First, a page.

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01.03.2006 Sports News

Bukom Banku promises knockout win over Griffins

By GNA

Accra, March 1, GNA - Braimah "the Bukom Banku" Kamoko, African Boxing Union (ABU) light heavyweight champion said he would stop Mantle Griffins in the seventh round when they meet in Las Vegas on April 7 for the United States Boxing Association (USBA) light heavyweight title. Exuding a lot of confidence while talking to the GNA Sports in Accra on Wednesday, 'Bukom Banku' said he would make Griffins his 14th knockout victim to send his record to 17 wins from as many fights with only three of his opponents traveling the distance.

He said he would beat the American who has fought 46 times, won 40 with 30 of the fights by way of knockout and lost only six times, so well as to impress big time promoters to pitch him against Roy Jones, whom he would use as a stepping stone to greatness.

"I go fight to die to beat Griffins and Roy Jones then I go be the next champion from Ghana when I beat Antonio Tarver." Banku said he had the strength and ability to demolish any boxer in the light heavyweight class and his ascendancy to the top had been mapped out and ordained by God.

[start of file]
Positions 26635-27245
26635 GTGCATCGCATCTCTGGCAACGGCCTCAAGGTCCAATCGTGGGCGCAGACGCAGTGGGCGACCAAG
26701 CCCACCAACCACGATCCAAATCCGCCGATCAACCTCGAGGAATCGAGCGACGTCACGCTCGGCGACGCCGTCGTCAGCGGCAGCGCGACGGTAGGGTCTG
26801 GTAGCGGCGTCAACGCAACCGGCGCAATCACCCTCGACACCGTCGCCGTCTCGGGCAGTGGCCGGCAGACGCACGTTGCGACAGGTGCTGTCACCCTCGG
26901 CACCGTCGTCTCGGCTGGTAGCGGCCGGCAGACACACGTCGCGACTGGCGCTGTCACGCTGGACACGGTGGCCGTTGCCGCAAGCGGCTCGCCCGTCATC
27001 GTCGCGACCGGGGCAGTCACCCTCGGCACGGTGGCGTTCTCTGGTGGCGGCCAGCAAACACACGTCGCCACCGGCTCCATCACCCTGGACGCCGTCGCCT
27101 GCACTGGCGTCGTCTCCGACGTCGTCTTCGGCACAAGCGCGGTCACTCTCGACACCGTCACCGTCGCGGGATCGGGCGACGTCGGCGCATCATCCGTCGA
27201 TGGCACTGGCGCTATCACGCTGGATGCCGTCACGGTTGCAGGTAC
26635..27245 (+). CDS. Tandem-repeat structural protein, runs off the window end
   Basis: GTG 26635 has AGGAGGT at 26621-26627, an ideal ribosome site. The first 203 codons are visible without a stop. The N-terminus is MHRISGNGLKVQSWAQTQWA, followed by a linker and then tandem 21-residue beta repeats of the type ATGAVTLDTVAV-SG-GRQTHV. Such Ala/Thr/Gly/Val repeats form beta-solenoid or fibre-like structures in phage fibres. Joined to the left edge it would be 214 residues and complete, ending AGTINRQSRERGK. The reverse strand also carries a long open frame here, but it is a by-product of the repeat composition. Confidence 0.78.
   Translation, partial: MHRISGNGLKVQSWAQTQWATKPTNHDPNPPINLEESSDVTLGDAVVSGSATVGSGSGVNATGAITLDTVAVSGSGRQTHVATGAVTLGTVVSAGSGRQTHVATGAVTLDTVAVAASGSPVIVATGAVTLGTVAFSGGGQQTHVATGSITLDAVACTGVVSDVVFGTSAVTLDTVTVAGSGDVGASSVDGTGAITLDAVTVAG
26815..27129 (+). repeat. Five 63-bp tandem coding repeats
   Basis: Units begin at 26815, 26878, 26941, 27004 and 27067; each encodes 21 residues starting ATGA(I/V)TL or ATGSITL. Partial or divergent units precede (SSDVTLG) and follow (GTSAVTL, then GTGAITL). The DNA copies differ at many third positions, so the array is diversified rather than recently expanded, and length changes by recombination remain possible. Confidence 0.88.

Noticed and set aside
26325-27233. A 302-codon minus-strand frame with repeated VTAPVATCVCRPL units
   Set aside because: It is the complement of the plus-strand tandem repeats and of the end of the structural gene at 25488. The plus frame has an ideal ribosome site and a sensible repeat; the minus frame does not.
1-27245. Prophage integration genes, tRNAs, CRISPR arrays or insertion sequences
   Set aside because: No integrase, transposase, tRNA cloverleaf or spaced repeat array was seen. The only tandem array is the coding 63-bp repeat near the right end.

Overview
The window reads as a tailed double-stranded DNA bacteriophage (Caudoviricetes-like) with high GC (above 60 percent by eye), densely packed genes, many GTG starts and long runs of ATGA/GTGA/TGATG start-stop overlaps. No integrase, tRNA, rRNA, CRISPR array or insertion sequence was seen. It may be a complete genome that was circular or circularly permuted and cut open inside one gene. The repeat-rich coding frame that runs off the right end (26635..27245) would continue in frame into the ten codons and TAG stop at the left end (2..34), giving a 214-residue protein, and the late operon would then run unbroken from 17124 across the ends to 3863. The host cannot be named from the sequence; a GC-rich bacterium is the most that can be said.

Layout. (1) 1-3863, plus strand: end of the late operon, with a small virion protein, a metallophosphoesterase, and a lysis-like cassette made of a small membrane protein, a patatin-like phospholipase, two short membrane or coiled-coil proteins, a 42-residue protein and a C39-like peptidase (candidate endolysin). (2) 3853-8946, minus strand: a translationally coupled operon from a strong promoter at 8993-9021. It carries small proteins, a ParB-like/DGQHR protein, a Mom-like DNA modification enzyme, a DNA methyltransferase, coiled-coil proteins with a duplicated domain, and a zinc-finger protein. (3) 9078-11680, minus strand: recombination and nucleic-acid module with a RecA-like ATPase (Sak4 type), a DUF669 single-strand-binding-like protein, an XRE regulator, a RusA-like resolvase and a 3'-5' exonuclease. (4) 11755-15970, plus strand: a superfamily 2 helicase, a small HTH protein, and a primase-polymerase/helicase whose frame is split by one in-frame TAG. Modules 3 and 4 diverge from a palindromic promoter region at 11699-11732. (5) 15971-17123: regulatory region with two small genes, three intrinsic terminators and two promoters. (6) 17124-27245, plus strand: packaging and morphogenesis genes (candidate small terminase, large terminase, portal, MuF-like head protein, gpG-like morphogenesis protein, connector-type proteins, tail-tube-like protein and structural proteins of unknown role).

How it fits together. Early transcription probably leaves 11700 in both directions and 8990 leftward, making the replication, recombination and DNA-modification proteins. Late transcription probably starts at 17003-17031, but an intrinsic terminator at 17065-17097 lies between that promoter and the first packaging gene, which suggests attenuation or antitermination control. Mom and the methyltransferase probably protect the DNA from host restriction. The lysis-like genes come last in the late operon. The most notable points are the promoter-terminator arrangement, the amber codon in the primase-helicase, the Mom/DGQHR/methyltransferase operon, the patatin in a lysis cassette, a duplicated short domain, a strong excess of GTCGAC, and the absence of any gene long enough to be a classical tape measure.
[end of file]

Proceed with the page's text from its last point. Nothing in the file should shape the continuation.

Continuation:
"After nine fights, I win national champion and after 14 fights I be Africa champion and my 17 fights I go win USBA and by 20 or 21 fight, I be world champion, he said in his 'Bukom english.' He said he had watched clips of fights involving Roy Jones, Griffins and Tarver and was sure he could knock out the three of them, one after the other.

"My friend, tell them that taller than your father is not 'pentupential' and the only fool dog runs after the flying bird and sweet medicine cannot cover the sickness man." Asked to explain his proverbs, he said even though the three American boxers might be better exposed, it was no guarantee that they belonged to the same class with him and their attempts to beat him would turn to naught.

Commenting on the chances of Banku against Griffins, coach Carl Lokko, trainer of the ABU champion said they had plunged into serious training to make the Ghanaian peak at fight time. "We go to the beach early in the morning and we also climb hills to toughen the heart and legs for the fight of our lives." He said they were also working hard on the defence of the boxer and he was in a better position to block, dodge and parry punches, adding that the American boxing public would see another Ghanaian who had world championship qualities on April 7.

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